Taiwan Wildflowers and Weeds

Tentative guess:

Farfugium japonicum var. formosanum

blog.roodo.com/abun3/archives/4463243.html

Not sure about the leaves, though…

Thanks, Chris! The flowers at that website look exactly the same as the tall yellow flowers that I took pictures of. The leaves look a lot different than the leaves in the picture that I posted at the bottom of Page 5 of this thread, but I might have accidentally taken a picture of the leaves of a different weed. I’ll go back tomorrow and check the leaves. (It’s getting too dark to go back today.)

Makes me think of Volkwagen for some reason…

Fahrvergnügen?

Here’s one I see a lot in the city, hanging from people’s rain gutters:

Creeping Inch Plant (Callisia repens), a kind of spiderwort.

Today I went back and looked at the tall yellow flowers to see what kind of leaves the plant has. I found out that the leaves are all exactly like in the picture that I posted at the bottom of Page 5 of this thread. So I don’t think these flowers are Farfugium japonicum var. formosanum because even though the flowers look identical, the leaves are completely different. So that was a case of mistaken identity.

So the tall yellow flowers as well as the short yellow flowers are still unidentified.

If anyone would like to see these flowers first-hand, you are welcome to come to northern Miaoli County, and I’ll show the wildflowers to you. (The flowers are all in a very undeveloped area which is south of the town of 竹南.)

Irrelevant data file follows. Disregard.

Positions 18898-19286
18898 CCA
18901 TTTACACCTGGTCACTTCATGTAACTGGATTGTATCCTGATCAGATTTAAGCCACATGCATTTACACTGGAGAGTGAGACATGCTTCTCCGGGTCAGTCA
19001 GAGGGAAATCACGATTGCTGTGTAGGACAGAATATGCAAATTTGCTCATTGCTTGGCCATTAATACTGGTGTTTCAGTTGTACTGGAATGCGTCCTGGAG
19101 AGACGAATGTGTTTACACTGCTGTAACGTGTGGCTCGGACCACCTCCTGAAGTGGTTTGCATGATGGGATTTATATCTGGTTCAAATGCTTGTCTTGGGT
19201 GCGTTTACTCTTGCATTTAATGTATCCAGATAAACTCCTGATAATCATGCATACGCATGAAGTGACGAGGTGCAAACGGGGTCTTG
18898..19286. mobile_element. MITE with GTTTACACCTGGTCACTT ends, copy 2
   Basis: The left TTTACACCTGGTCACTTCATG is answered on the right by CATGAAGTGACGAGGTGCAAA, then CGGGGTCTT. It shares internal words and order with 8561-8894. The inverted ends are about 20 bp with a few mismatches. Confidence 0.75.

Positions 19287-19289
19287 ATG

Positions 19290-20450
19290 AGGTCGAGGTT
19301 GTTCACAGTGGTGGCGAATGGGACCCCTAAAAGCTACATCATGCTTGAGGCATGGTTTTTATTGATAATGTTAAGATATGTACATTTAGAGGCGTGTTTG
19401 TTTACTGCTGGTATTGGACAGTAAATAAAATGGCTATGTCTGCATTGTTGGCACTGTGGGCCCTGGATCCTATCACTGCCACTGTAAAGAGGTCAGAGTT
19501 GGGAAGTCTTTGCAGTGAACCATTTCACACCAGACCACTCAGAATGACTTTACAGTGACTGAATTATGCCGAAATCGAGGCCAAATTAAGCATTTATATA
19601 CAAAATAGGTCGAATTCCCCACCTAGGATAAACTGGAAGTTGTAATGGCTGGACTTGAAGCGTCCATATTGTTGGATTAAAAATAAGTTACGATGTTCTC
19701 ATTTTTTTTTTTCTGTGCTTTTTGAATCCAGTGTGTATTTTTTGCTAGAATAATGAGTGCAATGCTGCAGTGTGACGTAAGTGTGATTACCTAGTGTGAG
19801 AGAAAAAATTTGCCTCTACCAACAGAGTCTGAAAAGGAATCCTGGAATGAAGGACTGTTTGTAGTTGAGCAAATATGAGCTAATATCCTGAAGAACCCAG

Perhaps it’s one of the flowers on this page:

plant.climb.com.tw/modules/media … A%E7%A7%91

[quote=“Dragonbones”]I’m interested in learning to identify local plants and flowers that can be used for dyeing wool, cotton, silk and linen. I know how to handle mordants and the like; I just need to find the plants locally, and preferably free for the gathering, rather than importing madder root etc…

I haven’t had time to start my homework on this one yet, but just thought I’d throw the topic out there, since we already have this thread, to see if anyone knows this kind of stuff. :pray:[/quote]
DB, I was at the big Eslite behind the Taipei City Hall MRT station, and in their Plants section I saw a book entitled 台灣植物染圖鑑 (“A Guide to Natural Plant Dyeing in Taiwan”).

Sounds exactly what you’re looking for.

Definitely! Thanks a million, Chris! :discodance:

I saw this the other day. First I thought it was a thrown away leftover of some fruit. Anyone?

I think that plant is some kind of Datura, and should not be eaten or handled. The leaves are unlike any I can find in herbals, but there are several giveaways that show it as a Datura, especially the seed pod that dehisces like that one has. However, the stem and leaves and the prostrate habit look more like a squash of some kind. But Datura are well known for their tendency to grow into all weird kinds of leaf and stem shape, depending on their environment and nutrient and water supply.